Wednesday, April 09, 2008
Five years and spare change into the Iraq War, it's obvious it won't be over any time soon. It'll end when the politicians get tired of thinking up reasons why we can't leave, or when our creditors force us into bankruptcy, then insolvency. Whichever comes first.
I need to have done with this mess, so I can get on with my own life. The United States will have to continue on without me.
Five years ago, just before "Shock and Awe" started, I sat watching a live network news broadcast from Baghdad. A network correspondent stood in the early morning darkness in front of a mosque, and wondered how soon the city would be lit up by missiles and bombs.
I wondered how our leaders could have lived through Vietnam without learning anything. I realized they actually believed we would be greeted with flowers and kisses by the Iraqis, and that, as had been the case 40 years earlier, they had no idea what they were getting into, or what the people whose country they were about to destroy were like, or what they thought, or what they loved, and hated, and were motivated by.
And I knew our forces would get bogged down in a war with no front and no rear, as they had in Vietnam, and they would be unable to tell friend from foe, just as it was in Vietnam, and they would be frustrated by their own ignorance and by the loyalties and motivations of people they know nothing of, and that we would come to grief in trying to impose our standards and values on people vastly different than ourselves, and then would cry out in pain, "Why do they have to be so much like themselves? Why can't they be more like us? Pure, and good!" and that only the desert wind would answer. And I foresaw that in the end we would refuse to let go of the disaster we had created because doing so would entail admitting how badly we had misjudged the situation, and how ignorant we are, and what an ungodly mess our "experts" and so-called leaders had made, as their sycophants in the corporate media applauded and bent over to kiss their butts and tell them what geniuses they were.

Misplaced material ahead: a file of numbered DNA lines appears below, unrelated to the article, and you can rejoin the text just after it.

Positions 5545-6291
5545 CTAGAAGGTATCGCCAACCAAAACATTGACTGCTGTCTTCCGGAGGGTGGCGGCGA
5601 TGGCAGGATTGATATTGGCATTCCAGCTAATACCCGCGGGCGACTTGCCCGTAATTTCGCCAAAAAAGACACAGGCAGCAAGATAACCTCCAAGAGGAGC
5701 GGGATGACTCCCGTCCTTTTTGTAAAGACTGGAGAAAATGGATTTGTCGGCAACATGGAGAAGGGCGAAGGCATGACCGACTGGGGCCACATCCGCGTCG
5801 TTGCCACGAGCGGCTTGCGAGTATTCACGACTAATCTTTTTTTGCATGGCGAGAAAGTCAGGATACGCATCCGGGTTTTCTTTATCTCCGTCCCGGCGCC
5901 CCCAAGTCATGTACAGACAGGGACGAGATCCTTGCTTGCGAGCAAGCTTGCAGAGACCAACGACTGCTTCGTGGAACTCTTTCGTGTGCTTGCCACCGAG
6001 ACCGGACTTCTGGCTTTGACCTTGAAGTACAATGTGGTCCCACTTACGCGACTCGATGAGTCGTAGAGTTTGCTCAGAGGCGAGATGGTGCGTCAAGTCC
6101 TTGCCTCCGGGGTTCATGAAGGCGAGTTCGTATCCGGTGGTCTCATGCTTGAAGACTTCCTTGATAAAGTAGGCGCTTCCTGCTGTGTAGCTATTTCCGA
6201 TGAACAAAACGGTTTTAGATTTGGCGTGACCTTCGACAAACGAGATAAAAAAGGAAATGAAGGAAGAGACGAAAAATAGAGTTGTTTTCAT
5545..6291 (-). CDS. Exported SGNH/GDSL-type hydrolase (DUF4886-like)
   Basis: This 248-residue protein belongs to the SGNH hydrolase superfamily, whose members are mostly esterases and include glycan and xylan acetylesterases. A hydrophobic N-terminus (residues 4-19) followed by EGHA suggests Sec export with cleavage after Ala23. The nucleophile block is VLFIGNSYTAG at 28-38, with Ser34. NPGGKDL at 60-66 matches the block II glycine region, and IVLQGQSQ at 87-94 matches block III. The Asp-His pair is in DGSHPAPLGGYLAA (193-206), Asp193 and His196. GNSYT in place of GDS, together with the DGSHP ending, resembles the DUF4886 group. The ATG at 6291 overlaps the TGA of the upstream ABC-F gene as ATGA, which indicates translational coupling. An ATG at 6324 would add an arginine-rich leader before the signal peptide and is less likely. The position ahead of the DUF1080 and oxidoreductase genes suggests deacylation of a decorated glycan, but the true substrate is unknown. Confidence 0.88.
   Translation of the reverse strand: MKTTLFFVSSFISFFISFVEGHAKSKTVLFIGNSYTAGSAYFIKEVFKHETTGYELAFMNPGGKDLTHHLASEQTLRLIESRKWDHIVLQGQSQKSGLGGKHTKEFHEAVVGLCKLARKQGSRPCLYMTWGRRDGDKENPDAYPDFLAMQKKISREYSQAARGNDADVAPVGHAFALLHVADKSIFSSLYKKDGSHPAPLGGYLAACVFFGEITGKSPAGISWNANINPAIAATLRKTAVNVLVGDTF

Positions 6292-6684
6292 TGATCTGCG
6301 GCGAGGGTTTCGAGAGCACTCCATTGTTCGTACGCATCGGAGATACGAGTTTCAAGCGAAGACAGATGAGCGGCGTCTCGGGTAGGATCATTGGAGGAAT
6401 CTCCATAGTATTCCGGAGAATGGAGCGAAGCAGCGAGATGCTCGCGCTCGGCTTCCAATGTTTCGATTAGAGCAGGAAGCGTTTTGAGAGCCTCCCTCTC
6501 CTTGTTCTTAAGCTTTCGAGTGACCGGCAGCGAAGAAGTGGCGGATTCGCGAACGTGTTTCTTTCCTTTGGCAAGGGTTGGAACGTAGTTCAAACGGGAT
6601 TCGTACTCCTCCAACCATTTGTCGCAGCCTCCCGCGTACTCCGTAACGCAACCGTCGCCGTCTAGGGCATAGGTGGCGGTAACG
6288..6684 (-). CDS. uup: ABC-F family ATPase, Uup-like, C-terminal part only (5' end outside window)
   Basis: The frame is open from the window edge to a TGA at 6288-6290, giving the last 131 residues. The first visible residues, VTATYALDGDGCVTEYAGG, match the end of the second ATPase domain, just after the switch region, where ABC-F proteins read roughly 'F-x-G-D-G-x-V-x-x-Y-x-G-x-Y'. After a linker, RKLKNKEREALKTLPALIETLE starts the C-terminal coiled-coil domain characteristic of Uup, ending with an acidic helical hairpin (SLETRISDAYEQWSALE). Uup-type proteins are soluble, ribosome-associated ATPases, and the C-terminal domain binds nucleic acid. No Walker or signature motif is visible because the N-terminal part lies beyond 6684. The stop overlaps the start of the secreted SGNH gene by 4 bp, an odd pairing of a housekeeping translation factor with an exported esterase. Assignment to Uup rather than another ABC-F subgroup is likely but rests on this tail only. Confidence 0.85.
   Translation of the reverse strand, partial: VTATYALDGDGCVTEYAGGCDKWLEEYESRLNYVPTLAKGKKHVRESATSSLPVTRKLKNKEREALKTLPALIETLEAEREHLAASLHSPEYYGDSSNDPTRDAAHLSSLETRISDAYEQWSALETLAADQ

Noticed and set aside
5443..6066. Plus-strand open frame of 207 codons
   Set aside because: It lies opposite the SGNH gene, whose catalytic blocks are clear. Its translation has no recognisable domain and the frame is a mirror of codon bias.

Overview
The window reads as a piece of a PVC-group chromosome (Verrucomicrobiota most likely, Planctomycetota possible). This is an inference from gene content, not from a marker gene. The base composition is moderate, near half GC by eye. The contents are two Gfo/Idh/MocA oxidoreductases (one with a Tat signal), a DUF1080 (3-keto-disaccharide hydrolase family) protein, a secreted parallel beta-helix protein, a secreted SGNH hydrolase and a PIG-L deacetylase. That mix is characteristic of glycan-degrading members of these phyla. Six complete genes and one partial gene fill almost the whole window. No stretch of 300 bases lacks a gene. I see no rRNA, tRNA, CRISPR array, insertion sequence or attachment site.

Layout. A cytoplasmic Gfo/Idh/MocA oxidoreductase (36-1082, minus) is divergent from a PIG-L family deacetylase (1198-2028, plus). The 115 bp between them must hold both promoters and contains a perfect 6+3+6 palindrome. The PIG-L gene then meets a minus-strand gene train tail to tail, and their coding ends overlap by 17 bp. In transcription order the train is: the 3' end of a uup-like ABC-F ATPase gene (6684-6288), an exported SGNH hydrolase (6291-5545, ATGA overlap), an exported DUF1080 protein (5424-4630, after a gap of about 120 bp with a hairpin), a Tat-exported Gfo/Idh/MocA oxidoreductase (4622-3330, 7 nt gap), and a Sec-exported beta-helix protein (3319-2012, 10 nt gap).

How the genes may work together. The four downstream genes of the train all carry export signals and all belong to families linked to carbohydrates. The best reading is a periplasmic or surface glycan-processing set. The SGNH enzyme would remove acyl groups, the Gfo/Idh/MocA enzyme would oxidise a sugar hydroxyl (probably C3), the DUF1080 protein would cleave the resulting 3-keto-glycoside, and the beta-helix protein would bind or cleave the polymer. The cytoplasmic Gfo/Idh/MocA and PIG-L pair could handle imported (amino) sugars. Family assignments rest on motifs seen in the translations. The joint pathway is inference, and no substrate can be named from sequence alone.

And I recognized my own errors in judgment, for I had always persisted in believing that Vietnam was an aberration and an anomaly, a "mistake" if you will, and that it couldn't happen again. The arrival of the neocons' Iraq showed me that the United States is an evil country, led by evil people who are enabled by an ignorant, brainwashed, and pliable public.
I've said everything there is for me to say about this war, so I will post no more on the subject of Iraq. Forever. I promise. Because those wielding power today and those who will soon wrest power from them will do whatever it is they're going to do with Iraq. It's their world, and the rest of us just live in it.
Living in it is the problem I intend to concentrate on henceforth.